The truth and reality of the inner teachings of Islam became crystallized mostly in Sufism. Sufism therefore embodies more than any other facet of Islam the various aspects of Islamic spirituality, although this spirituality also manifests itself in the religious life of Sunni Muslims, as well as in the intellectual and artistic life of Islam. Within the world of Sufism itself, the traditional teachings were transmitted from generation to generation going back to the origin of the revelation. It was only later in the history of Sufism that the orders or ṭuruq (pl. of ṭariqah) appeared on the scene and became the main depositories and guardians for the teachings of Sufism.

During the first four to five centuries of Islam, Sufi instruction was transmitted by an individual master around whom disciples would gather. Gradually the downward flow of time and further removal of the Muslim community from the source of the revelation necessitated a more tightly knit organization revolving once again around the master (called shaykh, pir, or murshid), and usually named after the founder, but based on a definite set of rules of etiquette and behavior, litanies, forms of meditation, etc. Gradually Sufi orders appeared throughout the Islamic world having at the heart of their teachings the truth of Divine Unity (al-tawḥīd) and methods of reaching the Truth based on the invocation (dhikr) of various Divine Names and the acquiring of virtues (faḍa'il or Iḥsān), which alone allow the dhikr to penetrate into the depth of the human soul and which are at the same time the fruit of the dhikr.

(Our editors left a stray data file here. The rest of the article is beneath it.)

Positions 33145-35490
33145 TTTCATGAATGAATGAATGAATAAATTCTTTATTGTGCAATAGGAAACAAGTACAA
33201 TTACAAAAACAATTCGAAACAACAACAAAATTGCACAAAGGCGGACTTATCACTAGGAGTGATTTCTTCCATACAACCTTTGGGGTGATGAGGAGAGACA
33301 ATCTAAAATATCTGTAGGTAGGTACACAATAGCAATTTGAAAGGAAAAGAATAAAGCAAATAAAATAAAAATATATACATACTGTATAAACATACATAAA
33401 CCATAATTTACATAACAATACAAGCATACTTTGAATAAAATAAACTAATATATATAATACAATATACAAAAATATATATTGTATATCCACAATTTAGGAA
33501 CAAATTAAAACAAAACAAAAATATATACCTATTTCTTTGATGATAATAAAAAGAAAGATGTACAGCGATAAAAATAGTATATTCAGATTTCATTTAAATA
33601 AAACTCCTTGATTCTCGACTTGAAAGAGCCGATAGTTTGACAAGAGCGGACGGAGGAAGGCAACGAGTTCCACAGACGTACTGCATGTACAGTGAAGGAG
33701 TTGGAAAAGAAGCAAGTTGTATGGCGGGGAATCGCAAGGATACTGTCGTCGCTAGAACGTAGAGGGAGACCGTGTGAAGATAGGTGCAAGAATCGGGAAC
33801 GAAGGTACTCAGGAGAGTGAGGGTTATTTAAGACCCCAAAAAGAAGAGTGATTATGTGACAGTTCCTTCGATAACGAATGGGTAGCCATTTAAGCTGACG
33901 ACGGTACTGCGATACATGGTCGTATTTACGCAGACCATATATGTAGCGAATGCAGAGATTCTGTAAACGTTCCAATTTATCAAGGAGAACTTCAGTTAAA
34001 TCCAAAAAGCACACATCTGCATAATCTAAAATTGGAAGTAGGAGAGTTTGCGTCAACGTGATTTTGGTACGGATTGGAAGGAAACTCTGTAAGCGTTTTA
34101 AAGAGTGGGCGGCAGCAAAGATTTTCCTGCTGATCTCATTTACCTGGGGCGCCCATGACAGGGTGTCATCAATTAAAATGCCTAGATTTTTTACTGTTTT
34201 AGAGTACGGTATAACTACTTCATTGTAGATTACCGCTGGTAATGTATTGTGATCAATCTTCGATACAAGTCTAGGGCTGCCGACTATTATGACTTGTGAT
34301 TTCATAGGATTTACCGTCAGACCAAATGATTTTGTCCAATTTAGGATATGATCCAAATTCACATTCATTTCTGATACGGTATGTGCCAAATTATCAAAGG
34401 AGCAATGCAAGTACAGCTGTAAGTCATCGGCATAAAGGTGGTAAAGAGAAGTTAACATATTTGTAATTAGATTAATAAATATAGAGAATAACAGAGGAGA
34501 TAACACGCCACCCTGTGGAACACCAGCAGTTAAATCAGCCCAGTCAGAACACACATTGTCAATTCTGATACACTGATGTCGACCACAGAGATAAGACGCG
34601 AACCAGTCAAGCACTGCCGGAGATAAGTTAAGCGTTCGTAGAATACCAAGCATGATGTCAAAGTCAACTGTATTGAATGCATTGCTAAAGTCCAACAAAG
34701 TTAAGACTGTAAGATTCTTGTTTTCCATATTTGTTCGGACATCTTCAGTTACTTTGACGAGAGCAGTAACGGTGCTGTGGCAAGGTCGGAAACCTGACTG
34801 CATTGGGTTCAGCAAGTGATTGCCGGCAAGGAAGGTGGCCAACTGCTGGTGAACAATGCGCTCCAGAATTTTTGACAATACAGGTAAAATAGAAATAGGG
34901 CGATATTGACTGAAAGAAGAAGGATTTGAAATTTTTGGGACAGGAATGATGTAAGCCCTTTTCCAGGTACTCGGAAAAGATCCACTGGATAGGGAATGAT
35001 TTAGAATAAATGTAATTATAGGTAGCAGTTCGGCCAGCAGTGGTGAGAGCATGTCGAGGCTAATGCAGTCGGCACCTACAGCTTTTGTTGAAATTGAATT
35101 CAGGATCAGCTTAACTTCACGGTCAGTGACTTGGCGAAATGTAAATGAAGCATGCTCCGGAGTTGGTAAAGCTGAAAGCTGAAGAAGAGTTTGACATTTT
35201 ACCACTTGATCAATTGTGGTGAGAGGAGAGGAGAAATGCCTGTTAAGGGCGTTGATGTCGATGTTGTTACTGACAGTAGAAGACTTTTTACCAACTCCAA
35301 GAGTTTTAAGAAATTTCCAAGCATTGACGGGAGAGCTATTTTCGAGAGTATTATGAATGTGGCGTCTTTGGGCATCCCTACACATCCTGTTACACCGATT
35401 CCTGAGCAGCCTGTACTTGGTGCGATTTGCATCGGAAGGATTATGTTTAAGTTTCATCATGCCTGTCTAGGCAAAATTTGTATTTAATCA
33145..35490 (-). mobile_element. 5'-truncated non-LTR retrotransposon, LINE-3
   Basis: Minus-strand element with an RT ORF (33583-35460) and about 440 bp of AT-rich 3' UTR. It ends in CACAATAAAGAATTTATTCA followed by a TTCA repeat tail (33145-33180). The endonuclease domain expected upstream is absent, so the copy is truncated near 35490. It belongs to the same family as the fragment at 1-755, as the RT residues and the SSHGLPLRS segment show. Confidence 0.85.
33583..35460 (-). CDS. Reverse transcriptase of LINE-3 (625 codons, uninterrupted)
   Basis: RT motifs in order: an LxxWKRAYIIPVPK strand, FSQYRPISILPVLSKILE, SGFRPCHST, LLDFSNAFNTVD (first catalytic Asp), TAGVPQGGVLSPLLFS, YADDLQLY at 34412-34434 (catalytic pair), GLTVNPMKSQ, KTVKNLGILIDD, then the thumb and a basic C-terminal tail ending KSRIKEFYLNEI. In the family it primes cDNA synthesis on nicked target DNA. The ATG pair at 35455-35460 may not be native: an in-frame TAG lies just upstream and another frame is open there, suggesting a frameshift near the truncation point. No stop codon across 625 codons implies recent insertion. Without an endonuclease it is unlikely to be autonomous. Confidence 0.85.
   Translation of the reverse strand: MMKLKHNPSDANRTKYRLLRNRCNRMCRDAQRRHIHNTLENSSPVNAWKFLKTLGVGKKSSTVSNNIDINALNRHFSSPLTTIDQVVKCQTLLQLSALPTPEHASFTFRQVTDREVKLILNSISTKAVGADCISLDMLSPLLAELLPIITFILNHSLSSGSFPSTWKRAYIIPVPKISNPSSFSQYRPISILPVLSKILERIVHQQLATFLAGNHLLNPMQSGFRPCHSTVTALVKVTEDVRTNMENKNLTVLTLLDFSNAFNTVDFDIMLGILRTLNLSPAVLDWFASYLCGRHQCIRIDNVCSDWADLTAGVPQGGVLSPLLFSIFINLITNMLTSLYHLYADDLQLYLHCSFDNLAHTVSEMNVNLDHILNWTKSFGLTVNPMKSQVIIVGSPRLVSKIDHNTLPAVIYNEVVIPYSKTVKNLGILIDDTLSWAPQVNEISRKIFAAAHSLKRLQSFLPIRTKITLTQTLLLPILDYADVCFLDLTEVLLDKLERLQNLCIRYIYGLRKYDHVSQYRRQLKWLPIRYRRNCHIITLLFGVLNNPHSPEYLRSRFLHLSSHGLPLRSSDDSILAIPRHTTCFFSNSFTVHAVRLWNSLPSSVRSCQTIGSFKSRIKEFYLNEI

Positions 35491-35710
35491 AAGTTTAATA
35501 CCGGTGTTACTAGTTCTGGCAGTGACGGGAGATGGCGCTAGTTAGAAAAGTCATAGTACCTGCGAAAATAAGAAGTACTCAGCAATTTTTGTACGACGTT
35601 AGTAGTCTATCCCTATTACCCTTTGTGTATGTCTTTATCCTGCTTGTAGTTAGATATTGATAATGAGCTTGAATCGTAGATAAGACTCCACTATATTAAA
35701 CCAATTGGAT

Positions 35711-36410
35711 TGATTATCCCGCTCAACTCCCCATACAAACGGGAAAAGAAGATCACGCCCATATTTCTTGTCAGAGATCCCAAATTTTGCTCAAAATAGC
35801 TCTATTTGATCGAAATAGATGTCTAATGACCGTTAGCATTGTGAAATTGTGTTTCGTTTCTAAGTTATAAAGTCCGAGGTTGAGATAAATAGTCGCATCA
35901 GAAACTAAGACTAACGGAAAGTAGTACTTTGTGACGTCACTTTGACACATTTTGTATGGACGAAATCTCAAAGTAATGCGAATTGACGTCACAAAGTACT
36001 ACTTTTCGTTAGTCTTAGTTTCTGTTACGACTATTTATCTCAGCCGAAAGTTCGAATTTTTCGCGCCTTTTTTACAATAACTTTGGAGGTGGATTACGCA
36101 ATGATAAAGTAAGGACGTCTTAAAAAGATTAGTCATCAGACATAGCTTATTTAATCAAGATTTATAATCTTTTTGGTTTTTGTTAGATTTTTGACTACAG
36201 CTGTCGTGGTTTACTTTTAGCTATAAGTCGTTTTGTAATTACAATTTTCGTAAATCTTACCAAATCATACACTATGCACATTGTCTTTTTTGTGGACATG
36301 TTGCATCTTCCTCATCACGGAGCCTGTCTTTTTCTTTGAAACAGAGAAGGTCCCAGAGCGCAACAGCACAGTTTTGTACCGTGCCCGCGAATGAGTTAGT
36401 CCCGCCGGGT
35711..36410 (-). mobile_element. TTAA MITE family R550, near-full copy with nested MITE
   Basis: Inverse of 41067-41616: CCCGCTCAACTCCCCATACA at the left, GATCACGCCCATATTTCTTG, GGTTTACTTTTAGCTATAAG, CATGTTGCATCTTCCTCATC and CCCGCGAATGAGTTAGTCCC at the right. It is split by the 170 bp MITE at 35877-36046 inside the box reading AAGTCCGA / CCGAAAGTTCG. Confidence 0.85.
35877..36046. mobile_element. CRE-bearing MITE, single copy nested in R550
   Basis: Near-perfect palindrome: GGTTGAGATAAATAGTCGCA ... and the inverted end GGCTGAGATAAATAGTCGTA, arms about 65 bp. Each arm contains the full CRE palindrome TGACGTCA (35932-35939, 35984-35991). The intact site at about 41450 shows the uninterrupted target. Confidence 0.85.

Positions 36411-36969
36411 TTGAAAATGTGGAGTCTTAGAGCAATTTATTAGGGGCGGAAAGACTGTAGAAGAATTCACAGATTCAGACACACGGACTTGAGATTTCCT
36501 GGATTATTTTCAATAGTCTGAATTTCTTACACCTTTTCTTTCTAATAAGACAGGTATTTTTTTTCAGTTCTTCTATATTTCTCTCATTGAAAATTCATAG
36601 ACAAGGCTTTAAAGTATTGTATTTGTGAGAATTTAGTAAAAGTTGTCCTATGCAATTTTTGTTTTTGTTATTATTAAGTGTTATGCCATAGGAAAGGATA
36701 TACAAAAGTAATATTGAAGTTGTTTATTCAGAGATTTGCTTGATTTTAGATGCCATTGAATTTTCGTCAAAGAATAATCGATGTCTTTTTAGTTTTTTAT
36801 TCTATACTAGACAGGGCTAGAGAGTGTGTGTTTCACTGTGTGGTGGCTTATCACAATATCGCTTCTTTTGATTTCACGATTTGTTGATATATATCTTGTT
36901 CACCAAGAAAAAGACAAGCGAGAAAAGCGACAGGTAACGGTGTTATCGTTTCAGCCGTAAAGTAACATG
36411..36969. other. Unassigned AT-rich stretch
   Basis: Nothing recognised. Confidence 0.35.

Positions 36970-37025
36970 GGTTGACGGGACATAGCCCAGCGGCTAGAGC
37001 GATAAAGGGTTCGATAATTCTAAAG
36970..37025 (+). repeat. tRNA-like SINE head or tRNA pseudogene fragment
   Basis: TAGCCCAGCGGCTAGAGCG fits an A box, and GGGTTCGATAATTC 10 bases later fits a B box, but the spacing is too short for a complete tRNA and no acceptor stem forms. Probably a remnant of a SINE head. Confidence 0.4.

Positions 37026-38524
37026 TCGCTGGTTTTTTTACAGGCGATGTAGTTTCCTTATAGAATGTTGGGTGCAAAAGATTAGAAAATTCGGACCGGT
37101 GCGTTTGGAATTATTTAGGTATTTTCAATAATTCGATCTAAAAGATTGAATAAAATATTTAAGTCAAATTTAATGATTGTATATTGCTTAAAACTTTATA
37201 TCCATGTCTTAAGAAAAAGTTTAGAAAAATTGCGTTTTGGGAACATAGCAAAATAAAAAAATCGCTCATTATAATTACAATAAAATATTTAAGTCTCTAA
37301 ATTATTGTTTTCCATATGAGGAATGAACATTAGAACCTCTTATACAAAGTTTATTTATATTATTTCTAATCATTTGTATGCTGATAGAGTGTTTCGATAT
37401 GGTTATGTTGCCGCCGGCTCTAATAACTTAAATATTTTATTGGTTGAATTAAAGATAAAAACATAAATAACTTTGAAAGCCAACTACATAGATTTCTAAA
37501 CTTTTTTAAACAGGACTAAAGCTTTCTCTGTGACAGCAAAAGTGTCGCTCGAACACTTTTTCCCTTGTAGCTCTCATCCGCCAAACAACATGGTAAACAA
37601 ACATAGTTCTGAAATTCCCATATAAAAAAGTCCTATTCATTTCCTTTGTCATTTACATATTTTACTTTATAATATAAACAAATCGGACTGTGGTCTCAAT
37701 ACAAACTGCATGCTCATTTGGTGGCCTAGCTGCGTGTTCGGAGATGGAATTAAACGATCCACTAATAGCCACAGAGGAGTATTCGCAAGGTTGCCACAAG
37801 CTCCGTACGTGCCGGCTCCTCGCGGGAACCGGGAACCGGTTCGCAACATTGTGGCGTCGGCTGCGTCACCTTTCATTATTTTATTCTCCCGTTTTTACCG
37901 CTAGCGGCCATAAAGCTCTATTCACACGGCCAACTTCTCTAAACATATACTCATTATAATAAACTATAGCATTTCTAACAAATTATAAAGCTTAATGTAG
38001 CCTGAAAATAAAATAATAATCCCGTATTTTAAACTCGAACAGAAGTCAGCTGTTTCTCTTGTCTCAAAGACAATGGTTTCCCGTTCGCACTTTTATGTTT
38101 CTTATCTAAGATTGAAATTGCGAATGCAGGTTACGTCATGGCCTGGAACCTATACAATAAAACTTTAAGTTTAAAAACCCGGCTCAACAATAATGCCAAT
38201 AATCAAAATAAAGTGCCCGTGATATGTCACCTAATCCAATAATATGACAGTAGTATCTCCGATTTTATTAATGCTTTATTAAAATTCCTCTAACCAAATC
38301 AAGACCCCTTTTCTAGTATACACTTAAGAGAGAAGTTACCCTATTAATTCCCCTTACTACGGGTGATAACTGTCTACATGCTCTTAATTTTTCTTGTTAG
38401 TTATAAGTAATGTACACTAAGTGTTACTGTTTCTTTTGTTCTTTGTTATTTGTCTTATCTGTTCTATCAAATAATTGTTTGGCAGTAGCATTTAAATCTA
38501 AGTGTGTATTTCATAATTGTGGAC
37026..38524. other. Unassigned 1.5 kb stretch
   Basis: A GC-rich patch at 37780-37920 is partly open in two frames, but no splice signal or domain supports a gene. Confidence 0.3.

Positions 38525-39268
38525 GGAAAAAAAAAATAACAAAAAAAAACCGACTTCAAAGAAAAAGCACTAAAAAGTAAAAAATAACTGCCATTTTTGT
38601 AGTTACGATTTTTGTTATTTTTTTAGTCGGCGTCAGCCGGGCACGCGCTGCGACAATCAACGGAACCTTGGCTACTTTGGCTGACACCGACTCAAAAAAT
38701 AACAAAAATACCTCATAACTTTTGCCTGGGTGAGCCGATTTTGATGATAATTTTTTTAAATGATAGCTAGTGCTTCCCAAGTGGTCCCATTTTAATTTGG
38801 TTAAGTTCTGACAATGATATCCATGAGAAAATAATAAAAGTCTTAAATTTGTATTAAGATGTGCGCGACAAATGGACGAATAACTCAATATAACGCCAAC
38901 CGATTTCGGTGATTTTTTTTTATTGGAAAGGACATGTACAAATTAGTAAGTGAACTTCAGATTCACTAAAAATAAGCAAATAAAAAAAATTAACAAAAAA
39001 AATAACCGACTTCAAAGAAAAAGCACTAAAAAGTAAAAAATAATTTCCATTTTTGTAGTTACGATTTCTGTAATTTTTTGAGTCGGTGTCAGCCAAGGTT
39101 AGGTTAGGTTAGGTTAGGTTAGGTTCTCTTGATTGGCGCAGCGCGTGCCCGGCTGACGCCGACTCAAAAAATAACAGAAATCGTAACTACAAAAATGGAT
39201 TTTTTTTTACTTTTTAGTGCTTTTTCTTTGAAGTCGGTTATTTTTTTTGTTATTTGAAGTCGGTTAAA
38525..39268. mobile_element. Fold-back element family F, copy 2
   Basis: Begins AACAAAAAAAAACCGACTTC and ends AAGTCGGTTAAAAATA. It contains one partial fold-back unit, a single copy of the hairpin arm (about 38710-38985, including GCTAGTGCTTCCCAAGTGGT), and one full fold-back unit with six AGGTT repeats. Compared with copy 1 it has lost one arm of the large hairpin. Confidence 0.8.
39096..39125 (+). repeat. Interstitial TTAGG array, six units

Each order emphasized some element of the path and adapted itself to various ethnic and psychological climates in a vast world which included such different human types as Arabs and Berbers, Nigerians and Persians, Turks and Malays. While the basic practices of dhikr and the Shari'ite foundation remained the same for all orthodox orders, other elements of the path, including the use of artistic forms ranging from music and poetry to the sacred dance, differed from order to order. As a result, an incredibly rich diversity of spiritual possibilities came into being in the Islamic world, which enabled men and women of very differing ethnic, mental, and psychological types to participate in the teachings of Sufism. At the same time the orders guaranteed the perpetuation of the teachings of Sufism, the continuity of initiation and initiatic transmission, and brought into being organizations that could protect the flame of Sufism in the storm of outward human life with its entire vicissitudes.